Republic Wireless: An Android-Powered, VoIP/Cellular Hybrid Carrier That?ll Cut Your Phone Bill In Half
Talk about good timing.
Over the weekend, I wrote a post pleading with Google to please, finally, bring VoIP capabilities to Google Voice ? namely, with an app for Android. The app would have some major benefits: it would let you make and receive calls over your home and work Wifi networks whenever they?re available (that means fewer dropped calls at the office, even if you?re deep inside a large building). And whenever you aren?t around Wifi, you could fall back to your carrier minutes. Unfortunately, while Google was actually working on building a VoIP-powered app for Android long ago, it shelved it, likely because it was concerned about infuriating the carriers.
But shortly after that post ran, I started hearing some whispers. Turns out I?m not the only one with the idea ? there?s another big (albeit less well known) fish that?s about to make a splash. Get ready for Republic Wireless, a new mobile phone service from Bandwidth.com that will be launching on November 8, and could truly be the phone carrier you?ve always wanted.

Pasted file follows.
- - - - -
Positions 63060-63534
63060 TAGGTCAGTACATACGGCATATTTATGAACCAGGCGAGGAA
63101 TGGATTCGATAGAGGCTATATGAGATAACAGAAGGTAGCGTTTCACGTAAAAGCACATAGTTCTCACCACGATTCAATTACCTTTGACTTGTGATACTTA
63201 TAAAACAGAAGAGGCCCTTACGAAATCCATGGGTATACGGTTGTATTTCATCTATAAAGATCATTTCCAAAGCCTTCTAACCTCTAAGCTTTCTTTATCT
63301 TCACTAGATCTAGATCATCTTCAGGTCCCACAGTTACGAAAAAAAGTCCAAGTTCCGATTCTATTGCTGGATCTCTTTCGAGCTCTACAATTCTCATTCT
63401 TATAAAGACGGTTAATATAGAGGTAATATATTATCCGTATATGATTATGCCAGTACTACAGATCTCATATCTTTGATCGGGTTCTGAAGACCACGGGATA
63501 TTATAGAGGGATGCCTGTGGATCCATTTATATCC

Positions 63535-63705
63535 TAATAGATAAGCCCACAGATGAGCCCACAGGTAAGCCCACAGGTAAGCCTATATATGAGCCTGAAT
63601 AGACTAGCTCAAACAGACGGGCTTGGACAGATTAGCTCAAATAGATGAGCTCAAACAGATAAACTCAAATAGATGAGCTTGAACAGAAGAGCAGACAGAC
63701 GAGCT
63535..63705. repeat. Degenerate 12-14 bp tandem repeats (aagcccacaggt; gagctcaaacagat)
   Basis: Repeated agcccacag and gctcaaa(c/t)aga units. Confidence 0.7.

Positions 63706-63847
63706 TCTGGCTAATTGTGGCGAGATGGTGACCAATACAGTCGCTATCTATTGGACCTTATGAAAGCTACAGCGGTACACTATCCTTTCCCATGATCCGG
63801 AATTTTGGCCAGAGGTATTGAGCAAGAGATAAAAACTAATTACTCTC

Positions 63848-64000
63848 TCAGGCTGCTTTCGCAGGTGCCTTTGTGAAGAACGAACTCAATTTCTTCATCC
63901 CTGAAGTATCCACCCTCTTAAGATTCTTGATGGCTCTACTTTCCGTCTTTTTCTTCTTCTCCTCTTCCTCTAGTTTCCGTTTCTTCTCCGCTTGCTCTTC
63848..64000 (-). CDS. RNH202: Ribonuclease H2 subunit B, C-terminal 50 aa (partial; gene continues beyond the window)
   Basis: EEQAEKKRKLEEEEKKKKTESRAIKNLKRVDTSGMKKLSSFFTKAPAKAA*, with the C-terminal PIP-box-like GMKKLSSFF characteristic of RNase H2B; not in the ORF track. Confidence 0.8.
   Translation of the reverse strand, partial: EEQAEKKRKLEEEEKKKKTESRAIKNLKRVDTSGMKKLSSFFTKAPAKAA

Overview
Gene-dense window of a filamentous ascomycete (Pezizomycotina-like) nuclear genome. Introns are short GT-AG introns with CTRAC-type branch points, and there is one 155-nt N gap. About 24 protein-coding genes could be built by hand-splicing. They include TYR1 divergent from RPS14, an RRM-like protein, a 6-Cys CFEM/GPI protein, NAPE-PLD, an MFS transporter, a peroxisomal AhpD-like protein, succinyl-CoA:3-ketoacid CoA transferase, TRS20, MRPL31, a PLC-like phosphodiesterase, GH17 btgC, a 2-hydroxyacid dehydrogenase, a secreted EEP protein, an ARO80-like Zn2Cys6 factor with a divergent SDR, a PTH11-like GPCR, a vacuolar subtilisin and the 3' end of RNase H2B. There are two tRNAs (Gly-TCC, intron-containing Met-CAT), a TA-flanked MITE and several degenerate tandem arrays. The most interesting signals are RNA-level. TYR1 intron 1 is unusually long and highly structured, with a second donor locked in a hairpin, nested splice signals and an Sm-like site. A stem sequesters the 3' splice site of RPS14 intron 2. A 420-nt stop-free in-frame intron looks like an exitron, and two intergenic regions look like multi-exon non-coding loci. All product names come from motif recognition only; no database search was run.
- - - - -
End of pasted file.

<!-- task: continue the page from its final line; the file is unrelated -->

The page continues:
First, a little background. If you?ve placed a call on Twilio, Skype, Google Voice, or one of myriad other services that use VoIP, there?s a very good chance that Bandwidth.com was involved. The company?s extensive VoIP infrastructure handles much of the heavy lifting for these services, and it also offers some of its own products, like Phonebooth, a premium VoIP service for businesses.
Which brings us back to Republic Wireless, which is the latest of Bandwidth?s own products. The service will essentially be a mobile virtual network operator ? in other words it?s an alternative to the likes of Verizon and AT&T. And unlike devices on those carriers, it will switch between VoIP over Wifi and a normal cellular connection, depending on where you are.
The product?s homepage was recently updated with a cheeky note promising a ?new kind of wireless network? on November 8th. A link at the bottom confirms that it is, indeed, made by Bandwidth.com. The